But somehow, standing in the clear night air, under a sky that glowed like a shower of sparks, none of that stuff mattered. It slipped off me. It was like shedding your clothes before you step in the shower. I felt I was down to essentials again. In fact I felt very close to God at that moment. I guess if you're ever going to feel close to God it'll be while you're looking at the heavens.
I remembered Robyn telling me the story of Shadrach, Meshach, and Abednego, and how they'd survived: when the King chucked them in the furnace and an angel or someone went in with them. The furnace blazed all around them but they didn't burn.And it did calm me. I don't know if it was Robyn or an angel or even God himself was in the boot, but I was starting to suspect that whenever I wanted God, he was there. Only not necessarily in the form I wanted, or doing what I wanted...In the pitch of the black boot I clung to the image of a fiery furnace, and it wasn't the furnace or Hell either.
So I found myself telling my own stories. It was strange: as I did it I realised how much we get shaped by our stories. It's like the stories of our lives make us the people we are. If someone had no stories, they wouldn't be human, wouldn't exist. And if my stories had been different I wouldn't be the person I am.
It was the world-without-adults daydream. In my dream I'd never quite figured out where the adults went but we kids were free to roam, to help ourselves to anything we wanted. We'd pick up a Merc from a showroom when we wanted wheels, and when it ran out of petrol we'd get another one. We'd change cars the way I change socks. We'd sleep in different mansions every night, going to new houses instead of putting new sheets on the beds. Life would be one long party.Yes, that had been the dream.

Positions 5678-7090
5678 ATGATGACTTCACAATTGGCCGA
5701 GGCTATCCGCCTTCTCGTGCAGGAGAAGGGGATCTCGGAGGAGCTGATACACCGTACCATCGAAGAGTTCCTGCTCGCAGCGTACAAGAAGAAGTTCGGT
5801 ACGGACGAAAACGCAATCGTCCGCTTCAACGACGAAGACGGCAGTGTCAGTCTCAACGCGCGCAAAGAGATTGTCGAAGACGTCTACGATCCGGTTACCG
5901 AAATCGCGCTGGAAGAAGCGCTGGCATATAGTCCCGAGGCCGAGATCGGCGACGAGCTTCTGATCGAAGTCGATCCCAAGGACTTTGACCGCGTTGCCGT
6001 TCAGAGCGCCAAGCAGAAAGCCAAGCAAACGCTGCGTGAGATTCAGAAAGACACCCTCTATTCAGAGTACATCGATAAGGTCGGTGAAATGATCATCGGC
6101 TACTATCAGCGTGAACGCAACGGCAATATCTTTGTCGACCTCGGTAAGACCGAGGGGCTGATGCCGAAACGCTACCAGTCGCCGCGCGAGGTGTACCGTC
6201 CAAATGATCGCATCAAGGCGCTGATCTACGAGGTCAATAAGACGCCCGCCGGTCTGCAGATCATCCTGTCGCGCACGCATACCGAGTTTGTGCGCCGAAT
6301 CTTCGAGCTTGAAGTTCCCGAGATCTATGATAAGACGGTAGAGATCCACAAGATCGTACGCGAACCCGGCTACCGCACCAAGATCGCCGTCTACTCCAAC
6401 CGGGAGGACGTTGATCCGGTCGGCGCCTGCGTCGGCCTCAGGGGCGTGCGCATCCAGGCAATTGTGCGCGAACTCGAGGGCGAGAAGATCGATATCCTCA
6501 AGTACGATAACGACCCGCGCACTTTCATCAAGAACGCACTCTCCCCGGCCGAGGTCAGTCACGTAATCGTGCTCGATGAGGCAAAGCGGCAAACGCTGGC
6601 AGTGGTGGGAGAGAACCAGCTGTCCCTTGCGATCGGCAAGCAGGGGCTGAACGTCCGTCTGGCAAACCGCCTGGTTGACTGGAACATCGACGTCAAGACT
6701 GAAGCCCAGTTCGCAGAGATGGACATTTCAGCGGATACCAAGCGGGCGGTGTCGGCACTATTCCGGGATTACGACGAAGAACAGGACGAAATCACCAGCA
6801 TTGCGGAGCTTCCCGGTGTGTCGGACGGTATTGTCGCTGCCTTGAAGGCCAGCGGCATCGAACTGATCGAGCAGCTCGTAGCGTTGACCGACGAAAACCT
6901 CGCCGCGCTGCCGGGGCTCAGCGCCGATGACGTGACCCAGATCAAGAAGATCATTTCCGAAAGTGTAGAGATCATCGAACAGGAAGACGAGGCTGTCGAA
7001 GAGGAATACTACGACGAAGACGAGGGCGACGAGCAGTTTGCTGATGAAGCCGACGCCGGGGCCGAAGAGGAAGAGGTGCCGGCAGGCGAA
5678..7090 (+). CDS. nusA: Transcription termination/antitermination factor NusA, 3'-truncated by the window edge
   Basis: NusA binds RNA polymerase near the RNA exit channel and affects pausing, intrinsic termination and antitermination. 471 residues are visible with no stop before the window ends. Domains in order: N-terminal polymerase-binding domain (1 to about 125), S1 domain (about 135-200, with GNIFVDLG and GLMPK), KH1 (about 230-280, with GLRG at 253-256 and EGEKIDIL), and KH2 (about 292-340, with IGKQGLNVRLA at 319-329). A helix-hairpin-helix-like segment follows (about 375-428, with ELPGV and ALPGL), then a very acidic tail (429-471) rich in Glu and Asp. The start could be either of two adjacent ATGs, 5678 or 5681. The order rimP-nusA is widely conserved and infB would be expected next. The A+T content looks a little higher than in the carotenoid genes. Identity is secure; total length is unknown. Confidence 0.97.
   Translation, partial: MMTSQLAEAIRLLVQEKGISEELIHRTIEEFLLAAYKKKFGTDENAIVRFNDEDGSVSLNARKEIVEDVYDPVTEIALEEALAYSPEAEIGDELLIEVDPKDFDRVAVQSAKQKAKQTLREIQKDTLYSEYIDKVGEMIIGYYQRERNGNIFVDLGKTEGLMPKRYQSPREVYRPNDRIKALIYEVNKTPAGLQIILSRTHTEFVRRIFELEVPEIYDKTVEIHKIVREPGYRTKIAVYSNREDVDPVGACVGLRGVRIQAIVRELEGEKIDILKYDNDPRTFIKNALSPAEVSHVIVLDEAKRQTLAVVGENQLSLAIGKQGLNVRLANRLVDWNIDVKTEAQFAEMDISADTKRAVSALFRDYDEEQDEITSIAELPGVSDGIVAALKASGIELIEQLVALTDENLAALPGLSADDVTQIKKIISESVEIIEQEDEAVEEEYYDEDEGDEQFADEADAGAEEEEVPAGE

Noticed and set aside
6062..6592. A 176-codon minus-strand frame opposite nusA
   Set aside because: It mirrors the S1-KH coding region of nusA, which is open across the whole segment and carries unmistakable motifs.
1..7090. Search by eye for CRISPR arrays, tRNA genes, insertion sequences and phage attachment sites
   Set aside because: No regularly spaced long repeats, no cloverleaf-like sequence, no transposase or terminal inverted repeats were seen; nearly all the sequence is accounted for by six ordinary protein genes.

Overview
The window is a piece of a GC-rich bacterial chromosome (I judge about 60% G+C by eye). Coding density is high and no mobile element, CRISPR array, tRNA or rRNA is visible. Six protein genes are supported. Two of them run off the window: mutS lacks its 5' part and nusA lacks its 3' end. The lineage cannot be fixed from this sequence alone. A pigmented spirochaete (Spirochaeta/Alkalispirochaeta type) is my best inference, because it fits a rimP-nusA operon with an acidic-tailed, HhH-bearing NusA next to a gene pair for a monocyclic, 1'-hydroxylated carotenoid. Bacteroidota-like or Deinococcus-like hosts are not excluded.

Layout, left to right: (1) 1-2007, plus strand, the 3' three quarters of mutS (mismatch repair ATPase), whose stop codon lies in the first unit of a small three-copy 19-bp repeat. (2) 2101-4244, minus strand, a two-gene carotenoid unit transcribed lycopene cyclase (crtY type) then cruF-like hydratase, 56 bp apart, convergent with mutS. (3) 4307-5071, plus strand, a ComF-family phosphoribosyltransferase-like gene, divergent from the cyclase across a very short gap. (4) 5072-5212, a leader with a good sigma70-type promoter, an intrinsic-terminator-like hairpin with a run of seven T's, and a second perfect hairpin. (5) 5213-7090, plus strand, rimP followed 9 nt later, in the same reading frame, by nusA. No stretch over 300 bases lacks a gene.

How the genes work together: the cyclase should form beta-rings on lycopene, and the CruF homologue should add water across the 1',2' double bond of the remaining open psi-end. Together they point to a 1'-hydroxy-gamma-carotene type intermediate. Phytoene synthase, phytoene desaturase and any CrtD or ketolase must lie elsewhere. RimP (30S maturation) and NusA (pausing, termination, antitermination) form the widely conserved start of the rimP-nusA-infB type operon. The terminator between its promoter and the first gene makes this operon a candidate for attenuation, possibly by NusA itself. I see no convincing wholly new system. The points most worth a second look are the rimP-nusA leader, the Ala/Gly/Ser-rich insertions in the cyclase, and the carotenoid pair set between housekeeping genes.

That night in bed I was thinking about the way creeks and streams operate. They start off little, gurgling and bubbling and jumping over rocks and stuff, full of energy, going all over the place. Then they get older and bigger, become rivers, take a more definite course, stick to their path, know where they're going, get slower and wider. And eventually they reach the ocean and become part of this vast mysterious world of water that stretches away forever.Yep, just like people.
You can never stay angry too long in the bush though. At least, that's what I think. It's not that it's soothing or restful, because it's not. What it does for me is get inside my body, inside my blood, and take me over. I don't know that I can describe it any better than that. It takes me over and I become part of it and it becomes part of me and I'm not very important, or at least no more important than a tree or a rock or a spider abseiling down a long thread of cobweb. As I wandered around, on that hot afternoon, I didn't notice anything too amazing or beautiful or mindbogglingly spectacular. I can't actually remember noticing anything out of the ordinary: just the grey-green rocks and the olive-green leaves and the reddish soil with its teeming ants. The tattered ribbons of paperbark, the crackly dry cicada shell, the smooth furrow left in the dust by a passing snake. That's all there ever is really, most of the time. No rainforest with tropical butterflies, no palm trees or Californian redwoods, no leopards or iguanas or panda bears.Just the bush.